A a a as we continued the attack, the fighting was extremely intense and it was very close. Ah. In many cases the the NVA and Viet Cong would be as close to us as ah twenty, thirty meters ah from us. Ah. On one occasion ah we had a sniper that was right in our company CP position, was killed no more than ten meters from where I had my little CP set up. So you were almost in the the face to face eyeball to eyeball confrontation ah with ah the NVA and I think the severity of the ah casualties that we were taking was a testimony to the intensity of the of the fighting because ah some of the casualties were ah very severe because of the close in nature of the fighting.
Uh. At this point in the fighting many of the civilians had already been evacuated or had made their way out of the citadel area. Ah. We did however as we moved south we would uncover ah civilians still alive who had ah gone in to their little bomb shelters ah their basements and whatever ah and had survived some of the artillery. Ah. Of course, many were were wounded which we would care for and would get immediately back to an Aid Station.
But, ah for the most part, the civilians ah had or had left the area as we went in. And, speaking of civilians one of the major problems we had was trying to control the civilians as they tried to move back into the area as we cleared it ah to get back into their home and to to try to regain control of their possessions what they might have been left at the time. And and this created a problem again because of the infiltration of the ahm the NVA. And, in fact, we had a a very sad incident in the ah the chaplain who...
Interviewer:
Sorry, to have to cut you off there.
Interrupt. Claps. Five.
Harrington:
In discussing overall strategy of the battle for Hue City ah looking at it strictly in a company commander’s perspective ah the only strategy that that I had was that I wanted to to keep as many of my Marines alive and accomplish our assigned mission as quickly as possible. Survival after a while becomes the name of the game ah because when you sit there and you see ah all your friends, your buddies ah getting hit, getting wounded, being evacuated, it is a very depressing thing.
And, ah, you do not want to to waste ah the lives and and you should always strive to try to be as protective as you can but keeping in, keeping in mind that ah that’s why you’re there and that you’ve got to accomplish a mission, and I think that Marines understand that. And, ah, again, if they have confidence in you and that you’re doing everything that you can do as a commander to protect them; i.e., you’re getting them artillery ah they know that they’re going to be Medivac’d via helicopter if they’re hit ah they’re going to get up and go. And so, I think from a strategy point of view or tactics if you will internally ah it’s survive, accomplish a mission, ah, protect your men.
Interviewer:
On the ah other questions. What was it like in in street fighting? Were you prepared for it and what role did did the air power play?
Harrington:
Street fighting was a entirely new experience ah for everyone in ah that company. Ah. Our last Marine Corps experience in street fighting had been in 1950 in Seoul, Korea ah and there were very few Marines left ah on active duty and those that were would have been too senior to participate in the Battle of Hue. So, we had to re-learn the lessons that the the army had learned in Europe and their fighting there and that the Marines ah had learned ah in WWII and in Korea. Ah. We had to re learn these all over again. Ah. And, one of the beautiful things about a Marine ah is his basic training is such ah, his leadership is very good, that he is adaptable, and that once he gets into a new environment, he adapts very quickly, and we were able to adapt. Unfortunately, we we took a number of casualties learning some of these basic lessons of not to bunch up, not to gather at obvious spots that were open and under fire, ah, not to go for a building just because it looked like it might be a good cover, to go for a ditch instead.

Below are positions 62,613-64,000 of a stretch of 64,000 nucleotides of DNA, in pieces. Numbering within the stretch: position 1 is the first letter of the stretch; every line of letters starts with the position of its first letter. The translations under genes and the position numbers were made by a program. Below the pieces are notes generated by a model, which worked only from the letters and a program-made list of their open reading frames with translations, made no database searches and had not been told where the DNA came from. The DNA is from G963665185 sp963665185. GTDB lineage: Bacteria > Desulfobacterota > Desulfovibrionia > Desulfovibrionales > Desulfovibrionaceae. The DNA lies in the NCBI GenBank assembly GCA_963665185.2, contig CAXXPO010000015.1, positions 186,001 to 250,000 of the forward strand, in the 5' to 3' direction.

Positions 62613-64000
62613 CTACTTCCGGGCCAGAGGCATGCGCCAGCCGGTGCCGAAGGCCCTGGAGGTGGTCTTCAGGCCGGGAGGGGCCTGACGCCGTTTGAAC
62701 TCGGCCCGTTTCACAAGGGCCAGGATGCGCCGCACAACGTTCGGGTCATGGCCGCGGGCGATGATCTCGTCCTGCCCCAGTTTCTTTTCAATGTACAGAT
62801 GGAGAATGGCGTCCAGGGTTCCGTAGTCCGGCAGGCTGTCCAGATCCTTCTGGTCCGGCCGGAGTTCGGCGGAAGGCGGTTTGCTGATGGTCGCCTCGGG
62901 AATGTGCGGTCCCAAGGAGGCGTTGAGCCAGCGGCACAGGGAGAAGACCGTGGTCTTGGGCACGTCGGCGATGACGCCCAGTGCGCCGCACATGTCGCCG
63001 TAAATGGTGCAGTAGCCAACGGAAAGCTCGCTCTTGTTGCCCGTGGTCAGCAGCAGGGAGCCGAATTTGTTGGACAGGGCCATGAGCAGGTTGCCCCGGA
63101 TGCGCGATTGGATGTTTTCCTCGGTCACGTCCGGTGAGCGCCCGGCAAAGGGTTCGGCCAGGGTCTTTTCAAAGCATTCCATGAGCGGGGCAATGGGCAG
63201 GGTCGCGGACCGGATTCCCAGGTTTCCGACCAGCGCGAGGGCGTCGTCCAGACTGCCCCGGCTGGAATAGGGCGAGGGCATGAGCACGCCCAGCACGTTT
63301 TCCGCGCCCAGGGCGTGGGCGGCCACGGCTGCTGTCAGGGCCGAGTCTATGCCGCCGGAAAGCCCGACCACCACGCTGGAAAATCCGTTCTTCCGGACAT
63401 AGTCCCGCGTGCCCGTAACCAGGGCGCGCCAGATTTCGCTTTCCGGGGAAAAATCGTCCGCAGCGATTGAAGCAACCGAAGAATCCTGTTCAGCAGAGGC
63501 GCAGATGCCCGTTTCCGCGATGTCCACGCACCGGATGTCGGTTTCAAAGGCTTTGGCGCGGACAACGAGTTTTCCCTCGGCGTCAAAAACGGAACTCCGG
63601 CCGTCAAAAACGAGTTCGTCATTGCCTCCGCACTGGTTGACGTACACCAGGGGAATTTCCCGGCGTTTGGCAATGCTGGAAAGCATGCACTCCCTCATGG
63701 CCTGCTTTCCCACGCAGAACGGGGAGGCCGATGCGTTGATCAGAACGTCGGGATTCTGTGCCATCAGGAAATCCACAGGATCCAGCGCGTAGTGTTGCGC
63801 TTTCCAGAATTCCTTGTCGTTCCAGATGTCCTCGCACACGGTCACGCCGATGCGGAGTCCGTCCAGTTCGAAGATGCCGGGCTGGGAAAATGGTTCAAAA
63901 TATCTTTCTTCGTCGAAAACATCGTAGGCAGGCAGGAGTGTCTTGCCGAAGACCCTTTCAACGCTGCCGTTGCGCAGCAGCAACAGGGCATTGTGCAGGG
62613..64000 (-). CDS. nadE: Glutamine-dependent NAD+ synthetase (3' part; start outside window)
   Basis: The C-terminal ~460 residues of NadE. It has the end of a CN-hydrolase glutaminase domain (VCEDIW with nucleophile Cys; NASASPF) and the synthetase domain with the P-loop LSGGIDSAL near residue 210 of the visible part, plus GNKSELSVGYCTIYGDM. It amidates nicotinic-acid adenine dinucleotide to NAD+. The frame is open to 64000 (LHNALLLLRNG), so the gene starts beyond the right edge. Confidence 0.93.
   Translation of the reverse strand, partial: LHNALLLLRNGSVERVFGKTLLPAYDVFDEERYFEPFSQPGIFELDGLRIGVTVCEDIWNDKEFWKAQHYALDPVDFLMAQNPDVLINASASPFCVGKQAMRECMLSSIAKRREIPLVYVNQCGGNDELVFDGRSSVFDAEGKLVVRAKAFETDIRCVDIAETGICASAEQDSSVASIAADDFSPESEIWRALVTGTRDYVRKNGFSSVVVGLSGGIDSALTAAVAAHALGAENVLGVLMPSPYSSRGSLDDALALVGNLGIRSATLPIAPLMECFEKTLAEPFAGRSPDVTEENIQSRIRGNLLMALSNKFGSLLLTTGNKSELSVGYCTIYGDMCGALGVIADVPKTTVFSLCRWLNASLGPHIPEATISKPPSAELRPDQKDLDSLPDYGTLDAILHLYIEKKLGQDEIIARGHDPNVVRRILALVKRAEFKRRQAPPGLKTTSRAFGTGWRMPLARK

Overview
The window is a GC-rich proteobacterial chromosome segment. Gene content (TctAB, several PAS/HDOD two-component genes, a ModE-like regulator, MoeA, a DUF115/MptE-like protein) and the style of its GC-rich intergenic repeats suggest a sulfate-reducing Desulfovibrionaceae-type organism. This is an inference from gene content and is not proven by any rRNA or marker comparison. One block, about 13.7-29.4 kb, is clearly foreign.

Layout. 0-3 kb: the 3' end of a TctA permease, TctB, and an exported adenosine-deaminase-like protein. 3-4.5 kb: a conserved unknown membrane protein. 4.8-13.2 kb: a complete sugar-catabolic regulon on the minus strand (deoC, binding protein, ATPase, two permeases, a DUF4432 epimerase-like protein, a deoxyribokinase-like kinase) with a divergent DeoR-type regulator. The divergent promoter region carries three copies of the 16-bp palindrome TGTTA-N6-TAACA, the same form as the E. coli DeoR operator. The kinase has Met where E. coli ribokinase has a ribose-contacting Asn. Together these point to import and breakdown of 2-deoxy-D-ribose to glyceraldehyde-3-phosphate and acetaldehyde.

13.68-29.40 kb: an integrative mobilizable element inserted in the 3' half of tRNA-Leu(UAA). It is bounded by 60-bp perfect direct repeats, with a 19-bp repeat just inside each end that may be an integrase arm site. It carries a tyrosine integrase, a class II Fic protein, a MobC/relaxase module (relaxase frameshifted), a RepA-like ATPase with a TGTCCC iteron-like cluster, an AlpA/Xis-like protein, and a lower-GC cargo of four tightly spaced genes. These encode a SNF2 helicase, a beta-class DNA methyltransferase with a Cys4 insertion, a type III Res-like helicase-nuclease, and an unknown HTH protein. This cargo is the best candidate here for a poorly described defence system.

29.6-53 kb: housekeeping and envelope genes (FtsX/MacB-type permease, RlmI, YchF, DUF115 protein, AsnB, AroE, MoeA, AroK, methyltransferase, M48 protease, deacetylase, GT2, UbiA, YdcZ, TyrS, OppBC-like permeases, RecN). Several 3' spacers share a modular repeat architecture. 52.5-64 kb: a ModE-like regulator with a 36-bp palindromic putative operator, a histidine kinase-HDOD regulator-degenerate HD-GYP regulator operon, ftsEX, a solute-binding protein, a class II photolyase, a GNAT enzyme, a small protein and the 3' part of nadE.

Ah. And, once we learned these, once we learned to ah gain control by going back to our old hand and arm signals, ah and using runners to to ah communicate with and using smoke ah to cover our moves ah to fire in and maneuver which is, of course, a basic tactic, we were able to be successful. But, it was an entirely different ah experience. Ah. The Marines had been accustomed to the rice paddies.
Ah. The open areas, the hills and the ah jungle type environment ah that we had experienced south and to the ahm west when we were operating out in the bush there. So, city fighting was entirely ah new experience. But, I must say that the morale the esprit de corps was super and one of the the things that we did until the battalion commander finally said no ah because it was too confusing is that we were using a number of the captured NVA weapons ah against them and ah the troops thought this was great sport and that we would be able to pick up the captured weapons and to ah utilize ah these. Of course, our own weapons were were perfectly good weapons. The M-16 was a a a very good rifle ah but there was some—something special about being able to pick up that AK that was your adversary’s and to fire it back at him. Ah. And, that really helped the morale of the ah troops.
Interviewer:
What uh role...?